Be a Healthier You

Posts Tagged ‘food

What are some of your favourite food swaps???

Here are some of my suggestions:

Swap potato chips/crisps for plain unsalted nuts

  • Fewer calories
  • Lower in salt
  • High in good fats and protein

Swap milk chocolate for dark chocolate

  • Lower in saturated fat
  • Lower in sugar
  • High in antioxidants

Swap ice cream for homemade smoothies and ice cream

  • Lower in fat
  • Lower in refined sugar
  • High in vitamins and minerals

Swap sugar and maple syrup for agave nectar or honey

  • Lower in processed sugar
  • Lower Glycaemic Index (agave)
  • High in immune-boosting properties

Swap whole milk for semi-skimmed, 1%, or skim milk

  • Lower in fat
  • Fewer calories
  • Same calcium content

Swap medium strength cheese for extra strong,                                     blue, cottage, or low fat soft cheeses

  • Lower in fat
  • Fewer calories
  • Strong cheeses give more flavour in smaller quantities

Swap sweeteners for natural flavourings like                                       cinnamon, nutmeg, cardamom and all spice

  • Zero calories
  • Zero fats and sugars
  • Much cheaper

Swap pastry and cream based desserts for fruits and natural yogurt (sprinkle with grated dark chocolate to curb cravings)

  • Fewer calores
  • Lower in fat and refined sugar
  • High in protein and vitamins and minerals

For ideas on healthy drink swaps

Do you know your 5-a-day?

How many of us girls (maybe even boys) were coerced into eating every bite of our sandwiches as children, on the premise that it would give us beautifully bouncing ringlets?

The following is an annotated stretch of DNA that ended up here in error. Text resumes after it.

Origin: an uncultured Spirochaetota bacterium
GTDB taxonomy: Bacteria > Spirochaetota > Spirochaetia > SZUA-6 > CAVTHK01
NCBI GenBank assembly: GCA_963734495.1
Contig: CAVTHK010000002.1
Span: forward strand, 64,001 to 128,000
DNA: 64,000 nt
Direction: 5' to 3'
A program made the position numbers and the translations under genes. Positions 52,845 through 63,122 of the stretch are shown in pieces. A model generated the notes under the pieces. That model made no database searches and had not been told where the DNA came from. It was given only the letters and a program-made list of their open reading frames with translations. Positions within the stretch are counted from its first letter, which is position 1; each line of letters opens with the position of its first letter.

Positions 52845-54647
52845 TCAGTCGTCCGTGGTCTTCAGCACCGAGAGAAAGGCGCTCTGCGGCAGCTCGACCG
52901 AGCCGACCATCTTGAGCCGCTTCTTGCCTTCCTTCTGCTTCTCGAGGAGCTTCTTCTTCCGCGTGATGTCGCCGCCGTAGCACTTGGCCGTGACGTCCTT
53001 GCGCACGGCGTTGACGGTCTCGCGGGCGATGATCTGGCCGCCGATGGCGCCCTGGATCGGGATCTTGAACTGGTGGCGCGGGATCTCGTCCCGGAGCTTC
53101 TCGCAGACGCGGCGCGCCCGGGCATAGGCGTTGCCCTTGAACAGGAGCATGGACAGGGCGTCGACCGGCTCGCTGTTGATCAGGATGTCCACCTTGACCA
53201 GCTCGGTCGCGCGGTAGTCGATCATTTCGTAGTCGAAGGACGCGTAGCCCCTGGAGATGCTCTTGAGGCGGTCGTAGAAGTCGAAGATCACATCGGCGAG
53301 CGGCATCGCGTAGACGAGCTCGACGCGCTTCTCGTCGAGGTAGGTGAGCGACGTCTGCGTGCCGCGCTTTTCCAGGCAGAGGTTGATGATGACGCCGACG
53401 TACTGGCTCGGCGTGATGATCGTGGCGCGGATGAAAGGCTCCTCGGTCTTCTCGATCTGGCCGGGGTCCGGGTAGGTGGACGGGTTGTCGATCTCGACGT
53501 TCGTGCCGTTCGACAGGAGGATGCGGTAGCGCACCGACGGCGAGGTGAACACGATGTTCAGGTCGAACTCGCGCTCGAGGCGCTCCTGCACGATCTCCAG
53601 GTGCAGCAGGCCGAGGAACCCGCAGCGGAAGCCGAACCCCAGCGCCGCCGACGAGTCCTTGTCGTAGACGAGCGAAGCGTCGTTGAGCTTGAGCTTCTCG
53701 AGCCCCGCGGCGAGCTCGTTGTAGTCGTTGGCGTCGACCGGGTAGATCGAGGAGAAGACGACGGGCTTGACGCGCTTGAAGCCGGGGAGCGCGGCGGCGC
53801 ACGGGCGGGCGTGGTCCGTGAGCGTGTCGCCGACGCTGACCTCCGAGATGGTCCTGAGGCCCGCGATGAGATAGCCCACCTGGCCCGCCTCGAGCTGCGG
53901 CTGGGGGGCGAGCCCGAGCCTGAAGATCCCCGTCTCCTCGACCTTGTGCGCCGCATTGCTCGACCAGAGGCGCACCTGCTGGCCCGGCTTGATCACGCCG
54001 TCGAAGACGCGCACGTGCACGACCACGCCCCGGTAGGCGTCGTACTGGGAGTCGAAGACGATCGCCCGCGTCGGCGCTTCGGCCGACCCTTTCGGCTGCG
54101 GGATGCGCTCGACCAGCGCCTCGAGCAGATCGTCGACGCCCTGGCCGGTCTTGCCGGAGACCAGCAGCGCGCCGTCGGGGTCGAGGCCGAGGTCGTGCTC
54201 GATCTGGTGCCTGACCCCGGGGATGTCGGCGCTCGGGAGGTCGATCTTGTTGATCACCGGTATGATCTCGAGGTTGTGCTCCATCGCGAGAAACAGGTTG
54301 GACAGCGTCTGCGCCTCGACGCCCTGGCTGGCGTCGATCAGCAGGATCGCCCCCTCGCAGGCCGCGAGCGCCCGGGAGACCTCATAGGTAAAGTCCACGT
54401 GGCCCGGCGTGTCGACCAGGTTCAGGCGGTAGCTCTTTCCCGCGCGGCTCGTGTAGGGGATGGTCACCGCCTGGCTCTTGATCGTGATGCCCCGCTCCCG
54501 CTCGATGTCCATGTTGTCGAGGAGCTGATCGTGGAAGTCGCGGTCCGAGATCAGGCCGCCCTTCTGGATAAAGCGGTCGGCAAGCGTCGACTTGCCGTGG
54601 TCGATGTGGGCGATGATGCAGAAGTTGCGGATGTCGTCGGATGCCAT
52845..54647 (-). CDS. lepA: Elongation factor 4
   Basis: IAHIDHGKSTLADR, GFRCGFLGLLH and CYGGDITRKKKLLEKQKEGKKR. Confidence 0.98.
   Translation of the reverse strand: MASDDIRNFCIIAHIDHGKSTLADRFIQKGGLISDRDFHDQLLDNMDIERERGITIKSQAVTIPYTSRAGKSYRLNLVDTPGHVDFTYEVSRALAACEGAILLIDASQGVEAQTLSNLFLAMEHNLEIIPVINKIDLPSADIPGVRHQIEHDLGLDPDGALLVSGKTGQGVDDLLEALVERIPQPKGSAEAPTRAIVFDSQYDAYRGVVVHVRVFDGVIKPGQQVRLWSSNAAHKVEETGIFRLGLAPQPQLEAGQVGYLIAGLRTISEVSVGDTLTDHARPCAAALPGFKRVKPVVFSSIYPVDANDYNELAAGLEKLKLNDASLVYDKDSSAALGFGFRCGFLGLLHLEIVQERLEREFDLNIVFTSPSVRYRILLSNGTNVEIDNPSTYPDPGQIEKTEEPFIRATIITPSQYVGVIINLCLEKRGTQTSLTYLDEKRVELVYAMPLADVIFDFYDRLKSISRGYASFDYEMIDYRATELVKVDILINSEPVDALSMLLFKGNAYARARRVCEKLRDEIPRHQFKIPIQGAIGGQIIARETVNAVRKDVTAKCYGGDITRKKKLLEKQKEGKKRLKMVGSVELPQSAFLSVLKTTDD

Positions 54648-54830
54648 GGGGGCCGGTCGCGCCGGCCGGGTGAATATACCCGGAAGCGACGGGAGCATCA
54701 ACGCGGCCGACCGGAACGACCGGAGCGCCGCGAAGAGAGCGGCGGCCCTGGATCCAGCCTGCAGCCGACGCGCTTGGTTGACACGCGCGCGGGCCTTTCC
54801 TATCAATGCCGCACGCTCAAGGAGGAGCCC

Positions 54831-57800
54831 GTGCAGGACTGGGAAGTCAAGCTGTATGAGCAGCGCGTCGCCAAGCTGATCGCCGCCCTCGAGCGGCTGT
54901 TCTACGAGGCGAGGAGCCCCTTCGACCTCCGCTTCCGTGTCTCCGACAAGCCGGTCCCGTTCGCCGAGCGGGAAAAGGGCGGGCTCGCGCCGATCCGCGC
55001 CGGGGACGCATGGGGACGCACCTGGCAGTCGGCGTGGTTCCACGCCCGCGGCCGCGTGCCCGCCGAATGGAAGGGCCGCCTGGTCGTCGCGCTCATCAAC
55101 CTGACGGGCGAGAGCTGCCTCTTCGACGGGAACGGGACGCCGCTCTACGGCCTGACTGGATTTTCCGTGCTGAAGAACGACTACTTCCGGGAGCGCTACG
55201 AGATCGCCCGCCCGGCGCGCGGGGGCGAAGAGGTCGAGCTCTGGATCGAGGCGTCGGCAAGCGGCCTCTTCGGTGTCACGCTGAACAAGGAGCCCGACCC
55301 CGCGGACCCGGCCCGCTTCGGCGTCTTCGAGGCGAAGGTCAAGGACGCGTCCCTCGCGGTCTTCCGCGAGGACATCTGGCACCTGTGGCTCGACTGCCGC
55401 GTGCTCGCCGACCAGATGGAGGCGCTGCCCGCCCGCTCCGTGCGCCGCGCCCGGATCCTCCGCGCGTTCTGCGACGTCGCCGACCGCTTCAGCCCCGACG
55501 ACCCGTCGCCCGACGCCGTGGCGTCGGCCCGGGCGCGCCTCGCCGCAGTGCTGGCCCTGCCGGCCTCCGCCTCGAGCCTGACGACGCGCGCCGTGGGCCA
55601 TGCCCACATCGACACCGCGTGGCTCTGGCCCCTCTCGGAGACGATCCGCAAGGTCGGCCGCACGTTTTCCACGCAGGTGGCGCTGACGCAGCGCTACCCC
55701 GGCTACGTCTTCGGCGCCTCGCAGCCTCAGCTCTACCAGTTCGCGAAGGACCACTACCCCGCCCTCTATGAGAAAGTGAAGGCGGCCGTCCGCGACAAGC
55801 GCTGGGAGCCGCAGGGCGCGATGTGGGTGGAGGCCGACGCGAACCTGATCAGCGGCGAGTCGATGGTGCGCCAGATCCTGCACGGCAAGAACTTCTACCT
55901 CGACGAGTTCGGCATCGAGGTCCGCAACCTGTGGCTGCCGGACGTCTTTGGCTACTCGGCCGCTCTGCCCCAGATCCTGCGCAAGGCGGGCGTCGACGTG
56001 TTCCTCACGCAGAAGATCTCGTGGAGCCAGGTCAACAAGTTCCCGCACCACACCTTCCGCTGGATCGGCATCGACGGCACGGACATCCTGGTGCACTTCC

We were picturing something more like Annie…

Today I thought I would start the week off with something a little more fun! This is one of my favourite food myths, one that makes me giggle and smile at the memories.

At eight years old I didn’t even want curly hair, but you can bet your last dime I would eat my body weight in crusts now if I thought it would magically transform my hair into this:

Myth: Bread crusts = curly hair.

History of the myth: It has been suggested that historically both curly hair, and the consumption of bread were strongly associated with prosperity and wealth. Thus it would seem that the two ideas have morphed into the belief that crusts = curls!

Fact or Fiction: Fiction.

The science: Disappointingly sparse, although Michael Slater, a reporter for nine msn, did conduct his own experiment: eating as many bread crusts as possible over two weeks. The outcome: no curls!

Of course, this doesn’t discount that fact that we should still eat our crusts. Not only would it be wasteful, but we would also be missing out on the lovely fibre and antioxidant goodness found in those lovely golden edges!!

And remember, the more seeds there are the more nutritious it will be. Opt for wholegrain, pumpernickel or rye, and avoid heavily processed white breads where possible.

I hope you enjoyed this lighthearted break from my usual nutrition talk.

NEXT TIME IN FACT or FICTION: Carbs make you fat, don’t eat carbs!

A great read if you’re struggling to understand why you eat the wrong things, or eat when you’re not hungry.

Life training with Crystal (formerly personal training with Crystal)

eat it upYou are what you eat.  Most of us have heard this reiterated since childhood.  We’ve probably put it to use ourselves, in an attempt to discourage “unhealthy” eating habits.

Why we eat, is just as important as what we eat. 

You are on your way home from work, which happens to be a 90 minute commute.  Today traffic is being rerouted, bypassing your exit.  Your little one should have been picked up 15 minutes ago, and the sitter wants to know “how much longer?”   Your eldest son has football practice, and is now contending with the sitter for you to pick up his call.  Your husband is also waiting to be heard, but his call gets dropped.  You finally make it off the expressway.  Your husband called back, and is on his way to the sitter.  Your son phones again–but this time it’s to tell you football practice is Thursday; today is Tuesday.  You…